Deepti Sharma founded FoodtoEat, a corporate catering concierge service that focuses on minority-run small food businesses, after graduating from Stony Brook University in 2011. A first-generation American, Sharma noticed the struggles small business owners, especially immigrants and women, faced, and how other food apps, such as Seamless and Grubhub, only hindered their growth.
“The approach was: ‘How do we listen to the underrepresented community members?’” she said. “Build a company and put them first.”
Sharma is a vocal advocate for policies that benefit minority communities. She has sat on the board for the Business Center for New Americans, a nonprofit that encourages immigrants to start small businesses, and has written on how larger businesses can lift up their minority workers.
Now, she’s throwing her hat in the Feb. 2 special election for City Council District 24. The position became vacant after former Councilmember Rory Lancman formally resigned to begin a new post as special counsel for ratepayer protection with the Governor’s Office. The winning candidate will serve in the role until Dec. 31, 2021.
Here is where Sharma stands on three key issues.
Providing relief to all members of the community, particularly in the form of rent, eviction and mortgage moratoriums, is a major part for the city’s road to recovery and Sharma’s campaign.
“It’s one of the most important things we think about,” she said. “So many families are being displaced.”
Sharma plans to make relief a priority during the national heath crisis. Extending the moratoriums is just a part of the plan, as well as expanding the Landlord-Tenant Mediation Project for Housing Security, which Mayor de Blasio signed into law in July. The program provides housing security to city tenants facing Covid-19-induced hardship dues, but Sharma would push the requirements further — she hopes to implement legislation that establishes mediation between landlords and tenants in a way that would afford a long-term path to keep them in their homes.
The issue extends to commercial rent as well, especially for small businesses that had struggled to stay within their storefronts even before the pandemic.
“I’ve listened to hundreds of stories that small businesses are constantly being pushed out of their leases,” Sharma said, recalling one in which a landlord only offered his tenant a month- or two-long lease, limiting the business’ ability to build a strong future. The tenant ultimately decided to shut down.
Creating laws that allow tenants to renew leases for longer periods of time, such as 10 years, that would prohibit substantial rent hikes could be a vital part to sustaining small businesses, she said.
“We want to make sure we’re reinvesting into the community,” Sharma said.
Though rent relief would greatly alleviate the woes of small business owners, there is much more Sharma believes they need, and that the City Council could provide, to get back on their feet.
Transforming sales tax that restaurants pay into grants could be the resource officials have been seeking as way to assist the small businesses in their struggle to pay for supplies, employee wages and other accumulating expenses.
“I’ve been trying to be creative as to how we think about how to help small business,” Sharma said.
Small businesses in District 24 have especially been hindered by the pandemic, she said, because there isn’t a commercial hub like those that can be found in other areas of the city, such as Bell Boulevard in Bayside or Steinway Street in Astoria.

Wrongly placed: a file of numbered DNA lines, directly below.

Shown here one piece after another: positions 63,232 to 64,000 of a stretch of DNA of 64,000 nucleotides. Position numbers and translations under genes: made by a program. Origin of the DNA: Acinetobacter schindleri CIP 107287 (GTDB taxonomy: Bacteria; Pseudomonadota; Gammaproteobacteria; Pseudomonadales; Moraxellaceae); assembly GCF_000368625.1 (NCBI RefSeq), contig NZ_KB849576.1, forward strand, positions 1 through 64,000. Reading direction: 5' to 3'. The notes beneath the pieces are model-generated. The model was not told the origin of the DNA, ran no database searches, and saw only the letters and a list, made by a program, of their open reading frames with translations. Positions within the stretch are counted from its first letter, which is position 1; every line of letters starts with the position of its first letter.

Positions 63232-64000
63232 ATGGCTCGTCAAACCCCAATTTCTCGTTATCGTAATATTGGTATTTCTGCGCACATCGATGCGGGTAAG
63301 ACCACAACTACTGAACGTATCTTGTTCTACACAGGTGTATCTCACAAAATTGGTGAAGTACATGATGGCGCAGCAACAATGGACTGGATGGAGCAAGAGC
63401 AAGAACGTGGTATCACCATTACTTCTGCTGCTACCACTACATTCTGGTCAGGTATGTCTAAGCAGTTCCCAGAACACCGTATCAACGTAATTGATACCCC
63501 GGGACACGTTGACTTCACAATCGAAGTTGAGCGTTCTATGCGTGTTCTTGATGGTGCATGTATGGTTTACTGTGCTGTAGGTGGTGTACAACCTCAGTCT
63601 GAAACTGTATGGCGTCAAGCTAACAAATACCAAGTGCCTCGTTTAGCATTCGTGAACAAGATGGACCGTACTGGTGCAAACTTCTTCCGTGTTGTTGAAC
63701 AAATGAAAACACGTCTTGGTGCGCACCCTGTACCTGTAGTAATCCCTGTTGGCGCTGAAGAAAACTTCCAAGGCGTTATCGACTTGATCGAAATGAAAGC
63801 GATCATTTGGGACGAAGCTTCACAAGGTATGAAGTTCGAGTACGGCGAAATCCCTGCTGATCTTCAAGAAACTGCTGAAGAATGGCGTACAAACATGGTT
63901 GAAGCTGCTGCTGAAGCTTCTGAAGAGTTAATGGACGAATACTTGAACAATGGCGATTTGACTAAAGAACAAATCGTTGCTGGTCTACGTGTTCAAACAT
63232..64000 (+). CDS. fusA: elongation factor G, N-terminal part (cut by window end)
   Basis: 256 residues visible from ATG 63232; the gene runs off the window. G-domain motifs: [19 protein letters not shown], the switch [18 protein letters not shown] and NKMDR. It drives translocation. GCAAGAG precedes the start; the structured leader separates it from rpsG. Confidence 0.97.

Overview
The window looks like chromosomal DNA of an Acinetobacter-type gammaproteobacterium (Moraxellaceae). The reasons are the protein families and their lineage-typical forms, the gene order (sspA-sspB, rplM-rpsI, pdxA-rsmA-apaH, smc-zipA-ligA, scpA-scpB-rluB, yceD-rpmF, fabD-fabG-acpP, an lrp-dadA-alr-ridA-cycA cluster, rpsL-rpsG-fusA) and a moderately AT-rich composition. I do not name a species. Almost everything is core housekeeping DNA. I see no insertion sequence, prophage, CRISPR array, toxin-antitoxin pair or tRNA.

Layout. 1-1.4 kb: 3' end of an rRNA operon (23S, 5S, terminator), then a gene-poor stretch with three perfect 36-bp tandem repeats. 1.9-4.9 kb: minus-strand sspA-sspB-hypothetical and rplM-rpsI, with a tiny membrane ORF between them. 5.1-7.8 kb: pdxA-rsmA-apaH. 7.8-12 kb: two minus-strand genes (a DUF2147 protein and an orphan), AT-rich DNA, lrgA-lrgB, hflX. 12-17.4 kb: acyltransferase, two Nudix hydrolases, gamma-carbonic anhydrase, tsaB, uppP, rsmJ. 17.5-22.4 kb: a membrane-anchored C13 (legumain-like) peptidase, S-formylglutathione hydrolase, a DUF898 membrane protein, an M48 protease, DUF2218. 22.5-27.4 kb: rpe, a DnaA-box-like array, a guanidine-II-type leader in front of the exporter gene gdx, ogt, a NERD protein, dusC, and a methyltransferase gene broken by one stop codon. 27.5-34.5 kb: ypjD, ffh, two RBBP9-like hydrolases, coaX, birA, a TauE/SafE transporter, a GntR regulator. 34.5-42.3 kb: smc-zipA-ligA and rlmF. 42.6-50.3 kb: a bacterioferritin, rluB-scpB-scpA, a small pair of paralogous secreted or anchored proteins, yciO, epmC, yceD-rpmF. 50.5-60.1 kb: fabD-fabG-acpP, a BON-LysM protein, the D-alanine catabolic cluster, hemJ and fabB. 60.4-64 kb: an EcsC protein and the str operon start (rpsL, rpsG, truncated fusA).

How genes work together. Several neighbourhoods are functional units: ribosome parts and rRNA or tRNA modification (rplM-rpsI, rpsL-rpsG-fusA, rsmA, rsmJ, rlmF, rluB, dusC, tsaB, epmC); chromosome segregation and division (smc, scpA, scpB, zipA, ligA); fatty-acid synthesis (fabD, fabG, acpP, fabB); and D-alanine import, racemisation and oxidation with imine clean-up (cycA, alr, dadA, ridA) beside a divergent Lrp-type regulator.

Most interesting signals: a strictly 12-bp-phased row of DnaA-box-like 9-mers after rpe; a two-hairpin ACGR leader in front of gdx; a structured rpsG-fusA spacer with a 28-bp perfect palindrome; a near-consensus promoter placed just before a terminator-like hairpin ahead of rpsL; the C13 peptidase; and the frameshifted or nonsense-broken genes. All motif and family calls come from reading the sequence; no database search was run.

“People come here and they sleep. They come here and they go home ... When they go out and eat ... they go elsewhere. I don’t see a real amount of economy here,” she said, questioning how to encourage higher patronage in the neighborhoods.
One of her campaign focuses would be to establish public-private partnerships that would increase access to startup capital and encourage entrepreneurship or establishing permanent Superblocks, which would make it easier for pedestrians to access the commercial hubs.
As part of the city’s Open Streets/ Open Restaurants program, select corridors were permitted to expand their outdoor dining into the streets, which was closed off to traffic, and Sharma promises to fight to bring the program to District 24 whose small businesses would greatly benefit from the increased retail it would bring.
A small business owner herself, Sharma is also firm supporter of the One Fair Wage initiative which would raise the minimum wage to $15 across the country. The city had already raised the minimum wage to said amount in December 2019.
Sharma’s son attends PS 201, the same elementary school she attended, but unlike for hers, he took his first-day-of-class photograph in front of his iPad in the family’s home. The learning tool, however, is not a luxury other families, or even some of her son’s own classmates, have been afforded during the pandemic.
“They don’t have access to technology or iPads and Wi-Fi. The city has to make sure they have access to it,” she said, adding that the technological barrier is exacerbated for immigrant communities who are already experiencing a language, and sometimes economic, barrier.
Building additional community facilities, centers, gardens, job centers and public pools is another major point of Sharma’s campaign. She grew up taking classes at the Pomonok Community Center and recognizes what a limited experience it is for other members of the district.
The new facilities she hopes to establish would equip community members with job training, afterschool child supervision and a focal point for neighbors to congregate. Additionally, it would provide a resource for residents to stay informed and engaged with their community.
“Inequities exist and we need to lead with empathy,” she said. “Our over arching theme is accessibility and reinvesting ... What can we do to help? It’s about making sure they have what they need.”